From the author's experience the use of prefabricated BK sockets has reduced the frequency of socket changes during the stump's maturation process. In some cases, these sockets have eliminated the necessity of fabricating a custom socket. The fabrication time saved has permitted a greater emphasis on clinical practice by the prosthetist. More time is available to spend in achieving good prosthetics alignment, maintaining socket fit, and generally providing a more effective prosthetics service for BK amputees.


A series of prefabricated BK sockets has been designed and used in both temporary and permanent prostheses. Use of these sockets has provided the prosthetist with more time to spend in meeting the fitting and alignment needs of the BK amputee.


Sincere thanks are extended to Mr. Alex Artamonov of the Ontario Crippled Children's Centre in Toronto for his help in fabricating polycarbonate sockets from the author's plaster models.

James W. Breakey was formerly Director of the Prosthetic-Orthotic Unit at the Eastern Ontario Rehabilitation Centre, and Clinical Assistant in Rehabilitation Medicine, Queen's University, in Kingston, Ontario; now Research Prosthetist, Hosmer/Dorrance Corporation, Campbell, California.

1. Artamonov, Alex, Vacuum-forming techniques and materials in prosthetics and orthotics Inter-Clin. Inform. Bull , 11:10:9-18, 30, July 1972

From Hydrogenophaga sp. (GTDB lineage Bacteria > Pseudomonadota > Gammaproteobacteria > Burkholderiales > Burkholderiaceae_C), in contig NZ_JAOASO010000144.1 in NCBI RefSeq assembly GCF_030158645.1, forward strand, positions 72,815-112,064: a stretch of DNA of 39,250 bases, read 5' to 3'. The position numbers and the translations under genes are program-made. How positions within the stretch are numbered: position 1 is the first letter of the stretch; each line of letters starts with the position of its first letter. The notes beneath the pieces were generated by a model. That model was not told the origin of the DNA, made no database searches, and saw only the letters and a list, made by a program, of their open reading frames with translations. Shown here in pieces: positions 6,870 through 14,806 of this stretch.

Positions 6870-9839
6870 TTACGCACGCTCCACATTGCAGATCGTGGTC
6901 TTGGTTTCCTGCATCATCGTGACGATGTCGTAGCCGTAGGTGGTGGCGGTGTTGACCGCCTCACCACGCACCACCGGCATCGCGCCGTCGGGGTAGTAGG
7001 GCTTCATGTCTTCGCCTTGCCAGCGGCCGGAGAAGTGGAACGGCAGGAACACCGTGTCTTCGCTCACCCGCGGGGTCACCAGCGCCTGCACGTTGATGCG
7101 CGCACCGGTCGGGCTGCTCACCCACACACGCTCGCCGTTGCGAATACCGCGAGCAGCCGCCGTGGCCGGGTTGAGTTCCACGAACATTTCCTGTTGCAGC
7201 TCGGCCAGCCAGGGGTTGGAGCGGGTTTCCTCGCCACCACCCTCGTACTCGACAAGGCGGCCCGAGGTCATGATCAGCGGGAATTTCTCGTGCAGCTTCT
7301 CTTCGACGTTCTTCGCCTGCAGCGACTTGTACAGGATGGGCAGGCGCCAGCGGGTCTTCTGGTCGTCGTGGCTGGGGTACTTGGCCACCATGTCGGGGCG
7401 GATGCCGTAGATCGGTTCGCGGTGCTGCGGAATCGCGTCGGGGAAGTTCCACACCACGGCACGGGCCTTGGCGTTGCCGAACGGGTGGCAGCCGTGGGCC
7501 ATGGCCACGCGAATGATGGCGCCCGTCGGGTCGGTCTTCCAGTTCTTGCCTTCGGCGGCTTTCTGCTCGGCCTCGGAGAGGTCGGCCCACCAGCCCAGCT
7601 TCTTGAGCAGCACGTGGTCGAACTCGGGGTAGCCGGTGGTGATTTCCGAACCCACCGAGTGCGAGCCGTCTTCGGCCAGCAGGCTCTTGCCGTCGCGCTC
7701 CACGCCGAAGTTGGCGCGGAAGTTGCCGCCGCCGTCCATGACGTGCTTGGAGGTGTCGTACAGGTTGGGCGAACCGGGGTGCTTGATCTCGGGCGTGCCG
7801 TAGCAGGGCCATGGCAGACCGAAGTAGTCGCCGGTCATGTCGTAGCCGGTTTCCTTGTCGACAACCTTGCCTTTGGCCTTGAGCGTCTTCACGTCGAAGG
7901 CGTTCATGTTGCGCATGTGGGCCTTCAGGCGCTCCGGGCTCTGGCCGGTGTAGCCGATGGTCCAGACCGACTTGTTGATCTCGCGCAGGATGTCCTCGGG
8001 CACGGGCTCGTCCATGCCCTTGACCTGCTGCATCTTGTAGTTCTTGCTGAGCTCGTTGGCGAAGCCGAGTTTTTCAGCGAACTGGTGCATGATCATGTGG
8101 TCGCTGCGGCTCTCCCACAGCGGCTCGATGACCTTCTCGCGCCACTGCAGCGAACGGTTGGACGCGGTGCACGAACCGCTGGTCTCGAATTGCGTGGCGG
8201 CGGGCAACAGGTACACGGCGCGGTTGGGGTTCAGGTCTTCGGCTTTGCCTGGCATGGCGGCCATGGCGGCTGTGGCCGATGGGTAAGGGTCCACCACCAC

2. Breakey, James W., and C. Maurice T Smith, Below knee amputee program: Modular system for physiotherapists. Physiother., 25:19-23, March 1973.
3. Breakey, James W., Prefabricated below-knee sockets for the maturing stump. Bull. Pros. Res.,BPR 19-19:42-51, Spring 1973
4. Breakey, James W., A method of below-knee socket fitting using transparent prefabricated sockets. Inter-Clin. Inform. Bull., 13:1:5 8, October 1973.
5. Fillauer, Carlton, A patellar-tendon-bearing socket with a detachable medial brim. Orth and Pros., 2S:4:26 34, December 1971
6. Foort, J., Status Report. Instant sockets for shank amputees. Prosthetics and Orthotics Research and Development Unit, Manitoba Rehabilitation Hospital, Winnipeg, Canada, April 23, 1967
7. Mooney, Vert, and Roy Snelson, Fabrication and application of transparent polycarbonate sockets. Orth, and Pros., 26:1:1-13, March 1972.
8. Prosthetics and Orthotics Research and Development Unit, Progress Report, The first 5 years. Manitoba Rehabilitation Hospital, Winnipeg, Canada, 1968.
9. Staros, Anthony, and Henry F. Gardner, Direct forming of below-knee PTB sockets with a thermoplastic material. Artif. Limbs, 14:1:57 64, Spring 1970. 10. Zettl, Joseph H , and Joseph E. Traub, Premodified casting for the patellar-tendon-bearing prosthesis. Artif. Limbs, 15:1:1-14, Spring 1971.